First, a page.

“They (Muslims) killed us, looted and mistreated us. Now it is time for payback,” said Igor Moumini, a resident in the Sica 2 neighbourhood.

(Additional reporting by Emmanuel Braun in Bangui, Madjiasra Nako in N’Djamena and David Lewis in Dakar; Writing by David Lewis; Editing by Andrew Roche)


FRance to ask EU partners to do more to support CAR intervention


France to seek European contribution to CAR intervention

People living in an abandoned airplane at Bangui airport

People living in an abandoned airplane at Bangui airport

Reuters/Emmanuel Braun
            By RFI     

France will ask its European Union partners to do more to help its intervention in the strife-torn Central African Republic, Foreign Affairs Minister Laurent Fabius said on Sunday ahead of a meeting in Brussels on Monday.

“Tomorrow I will go to the Foreign Affairs Council and I will ask that there be more solid, stronger support,” Fabius said Sunday on Europe 1 radio.

Dossier: War in Mali


Poland, Britain, Germany, Spain and Belgium are already helping with logistics, he said, and two countries are “currently considering” sending troops to back up the 1,600 soldiers there.

Nearly half of the 4.5-million population is in “pre-famine conditions”, according to the minister, and there are only seven surgeons among that number.

Fabius rejected claims that the French army has precipitated the massacre of Muslims by disarming the former Seleka rebels, leaving them at the mercy of Christian militias intent on revenge.

“The Seleka… still have weapons and sometimes heavy weapons,” he said. “So the first task is to disarm these heavy weapons. We also go to the Christians to say ‘you must disarm’.”

Right-wing former agriculture minister Bruno Le Maire expressed reservations about the intervention on Sunday.

He claimed that the political justification is “not clear” and that the cost will be high, while France is “alone”, and called on President François Hollande to seek more money from the European Union and more troops from other countries through the United Nations.

Hollande has already pledged that he will ask for more European back-up at a summit on Thursday and Friday. RFI

Central African Republic – 27 dead in latest attack by Christian militia


By Emmanuel Braun

BANGUI          Fri Dec 13, 2013 4:09pm GMT

French soldiers patrol on military trucks on the streets in Bangui December 12, 2013. REUTERS/Emmanuel Braun

French soldiers patrol on military trucks on the streets in Bangui December 12, 2013.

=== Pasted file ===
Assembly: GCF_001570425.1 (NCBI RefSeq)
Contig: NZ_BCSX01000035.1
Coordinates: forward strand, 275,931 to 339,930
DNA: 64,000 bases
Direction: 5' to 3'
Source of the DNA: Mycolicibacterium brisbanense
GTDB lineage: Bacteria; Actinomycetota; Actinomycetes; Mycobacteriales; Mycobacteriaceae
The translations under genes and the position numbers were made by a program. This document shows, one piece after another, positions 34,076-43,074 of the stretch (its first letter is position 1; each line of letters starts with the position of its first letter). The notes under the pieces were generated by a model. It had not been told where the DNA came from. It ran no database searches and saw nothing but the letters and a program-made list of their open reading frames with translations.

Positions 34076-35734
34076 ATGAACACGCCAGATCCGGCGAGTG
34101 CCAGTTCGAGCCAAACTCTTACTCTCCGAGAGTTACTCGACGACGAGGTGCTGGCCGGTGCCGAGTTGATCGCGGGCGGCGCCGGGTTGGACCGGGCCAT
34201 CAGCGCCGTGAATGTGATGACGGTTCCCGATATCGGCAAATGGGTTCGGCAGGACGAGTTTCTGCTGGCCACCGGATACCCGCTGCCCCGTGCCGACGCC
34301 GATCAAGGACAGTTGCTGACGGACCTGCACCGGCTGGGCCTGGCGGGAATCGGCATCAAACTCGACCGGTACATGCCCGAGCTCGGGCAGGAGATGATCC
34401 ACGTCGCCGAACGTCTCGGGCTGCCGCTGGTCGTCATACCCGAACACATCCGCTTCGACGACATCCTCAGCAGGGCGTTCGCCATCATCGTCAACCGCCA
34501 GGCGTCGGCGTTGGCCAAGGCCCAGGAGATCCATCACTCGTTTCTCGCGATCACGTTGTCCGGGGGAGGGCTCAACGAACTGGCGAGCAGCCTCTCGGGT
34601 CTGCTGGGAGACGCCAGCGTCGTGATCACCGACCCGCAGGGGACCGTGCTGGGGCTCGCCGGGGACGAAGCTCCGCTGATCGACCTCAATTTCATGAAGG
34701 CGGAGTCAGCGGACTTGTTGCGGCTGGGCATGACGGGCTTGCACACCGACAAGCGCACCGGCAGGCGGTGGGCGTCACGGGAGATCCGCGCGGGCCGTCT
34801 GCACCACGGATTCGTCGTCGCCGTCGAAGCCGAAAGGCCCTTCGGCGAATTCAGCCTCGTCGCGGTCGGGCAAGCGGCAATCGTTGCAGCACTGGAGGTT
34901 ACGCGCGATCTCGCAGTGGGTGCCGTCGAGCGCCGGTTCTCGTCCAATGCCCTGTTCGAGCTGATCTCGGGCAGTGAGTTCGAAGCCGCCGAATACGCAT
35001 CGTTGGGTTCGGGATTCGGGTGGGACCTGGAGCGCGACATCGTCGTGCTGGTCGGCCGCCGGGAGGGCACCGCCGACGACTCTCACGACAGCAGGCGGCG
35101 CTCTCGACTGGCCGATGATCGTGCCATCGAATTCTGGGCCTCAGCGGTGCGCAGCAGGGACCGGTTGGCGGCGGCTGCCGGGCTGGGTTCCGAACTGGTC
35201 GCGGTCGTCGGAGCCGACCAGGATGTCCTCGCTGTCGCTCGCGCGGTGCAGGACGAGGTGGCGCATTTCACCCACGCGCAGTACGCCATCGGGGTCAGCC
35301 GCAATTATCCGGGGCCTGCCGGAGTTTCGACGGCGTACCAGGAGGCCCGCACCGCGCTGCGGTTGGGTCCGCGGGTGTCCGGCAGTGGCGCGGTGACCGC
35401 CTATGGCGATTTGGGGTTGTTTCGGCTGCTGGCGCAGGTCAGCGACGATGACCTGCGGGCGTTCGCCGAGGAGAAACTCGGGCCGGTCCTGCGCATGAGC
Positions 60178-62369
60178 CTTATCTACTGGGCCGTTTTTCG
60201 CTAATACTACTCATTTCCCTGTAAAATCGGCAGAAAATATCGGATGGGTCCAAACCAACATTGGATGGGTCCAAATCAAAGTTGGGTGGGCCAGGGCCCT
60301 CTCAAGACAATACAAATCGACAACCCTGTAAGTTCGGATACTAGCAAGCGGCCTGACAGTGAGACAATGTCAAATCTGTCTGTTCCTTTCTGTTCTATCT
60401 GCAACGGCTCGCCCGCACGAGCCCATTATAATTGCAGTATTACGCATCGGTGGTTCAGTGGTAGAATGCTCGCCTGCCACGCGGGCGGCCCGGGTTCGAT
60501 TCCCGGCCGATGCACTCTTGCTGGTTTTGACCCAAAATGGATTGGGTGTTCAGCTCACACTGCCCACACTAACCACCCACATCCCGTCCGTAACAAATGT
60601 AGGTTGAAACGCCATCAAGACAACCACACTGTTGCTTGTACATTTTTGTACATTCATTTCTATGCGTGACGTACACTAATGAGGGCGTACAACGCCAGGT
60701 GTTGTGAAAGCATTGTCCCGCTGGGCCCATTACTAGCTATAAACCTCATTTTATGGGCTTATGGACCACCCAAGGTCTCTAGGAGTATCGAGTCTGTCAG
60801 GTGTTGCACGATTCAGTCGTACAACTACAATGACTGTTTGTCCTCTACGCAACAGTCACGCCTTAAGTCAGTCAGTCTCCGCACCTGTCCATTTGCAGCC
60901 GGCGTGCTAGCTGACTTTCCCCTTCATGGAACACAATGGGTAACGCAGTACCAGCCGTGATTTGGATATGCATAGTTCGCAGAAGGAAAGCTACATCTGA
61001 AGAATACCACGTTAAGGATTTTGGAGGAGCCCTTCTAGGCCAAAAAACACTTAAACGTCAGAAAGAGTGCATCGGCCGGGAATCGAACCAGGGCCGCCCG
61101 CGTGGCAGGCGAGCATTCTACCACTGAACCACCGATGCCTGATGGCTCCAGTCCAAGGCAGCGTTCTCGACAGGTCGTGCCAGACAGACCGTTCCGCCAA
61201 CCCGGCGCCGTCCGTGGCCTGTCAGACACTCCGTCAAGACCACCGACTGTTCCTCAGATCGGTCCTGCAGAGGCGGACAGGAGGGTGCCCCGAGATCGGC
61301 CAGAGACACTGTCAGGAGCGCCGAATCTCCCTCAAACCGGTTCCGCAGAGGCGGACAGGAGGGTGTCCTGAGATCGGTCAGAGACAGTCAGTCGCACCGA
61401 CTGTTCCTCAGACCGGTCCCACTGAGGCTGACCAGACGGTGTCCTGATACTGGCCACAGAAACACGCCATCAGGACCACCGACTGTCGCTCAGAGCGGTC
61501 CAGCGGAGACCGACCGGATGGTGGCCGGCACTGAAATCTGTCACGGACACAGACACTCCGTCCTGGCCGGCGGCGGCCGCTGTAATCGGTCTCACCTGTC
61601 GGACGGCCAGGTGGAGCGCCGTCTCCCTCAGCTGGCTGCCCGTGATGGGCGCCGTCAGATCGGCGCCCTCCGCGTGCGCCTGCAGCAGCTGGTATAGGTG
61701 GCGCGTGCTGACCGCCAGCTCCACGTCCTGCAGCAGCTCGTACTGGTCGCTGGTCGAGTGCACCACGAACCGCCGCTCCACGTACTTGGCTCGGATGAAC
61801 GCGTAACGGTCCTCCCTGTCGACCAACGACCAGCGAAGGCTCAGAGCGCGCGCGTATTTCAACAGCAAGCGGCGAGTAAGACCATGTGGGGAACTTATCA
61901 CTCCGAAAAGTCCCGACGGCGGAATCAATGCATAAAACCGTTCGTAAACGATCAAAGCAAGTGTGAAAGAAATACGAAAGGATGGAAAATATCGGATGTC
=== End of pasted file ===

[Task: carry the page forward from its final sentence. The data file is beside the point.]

Credit: Reuters/Emmanuel Braun

BANGUI (Reuters) – A militia group has killed 27 Muslims in a village in the Central African Republic, the United Nations said on Friday, in an attack underscoring the difficulties faced by French troops in stabilising their former colony.

The Christian militia, known as anti-Balaka, killed the Muslims on Thursday in Bohong, a village about 75 km (47 miles) from the far western town of Bouar, the U.N. Human Rights office said.

“The situation is also tense in several towns, including Bouca, Bossangoa and Bozoum, where a vicious cycle of attacks and reprisals continues,” it said in an email.

Mostly Muslim Seleka rebels seized power in March, ousting President Francois Bozize. They conducted a string of abuses, prompting the creation of Christian defence groups, which in turn deepened inter-religious conflict.

Christian militia and gunmen loyal to Bozize attacked the capital last week, triggering fresh killings and reprisals. More than 500 people died and 100,000 were displaced from their homes in the capital Bangui alone.

French troops, who now number 1,600 in the country, have restored some order to Bangui and begun disarming gunmen as well as moving out to other towns. But the killings in Bohong point to the scale of the task in a country the size of France.

“We condemn any attack on places of worship and on religious freedom, and urge all communities to exercise restraint,” the U.N. Human Rights office said in a briefing note.

The African country is rich in diamonds, gold and uranium but has seen little stability in five decades. France has intervened more since independence in 1960 than in any of its former colonies.


Several people died in clashes in the Miskine neighbourhood of northwest Bangui on Thursday night and Friday morning, according to witnesses, a sign that the capital itself remains unstable.

The fighting started when ethnic Christians on Thursday looted the motor-bike shop of a man linked to the Seleka and escalated into reprisal killings. French troops, backed by a helicopter, restored calm on Friday, they said.

“The tension is still high in the neighbourhood despite the presence of the French,” said Chancella Cazalima, a student.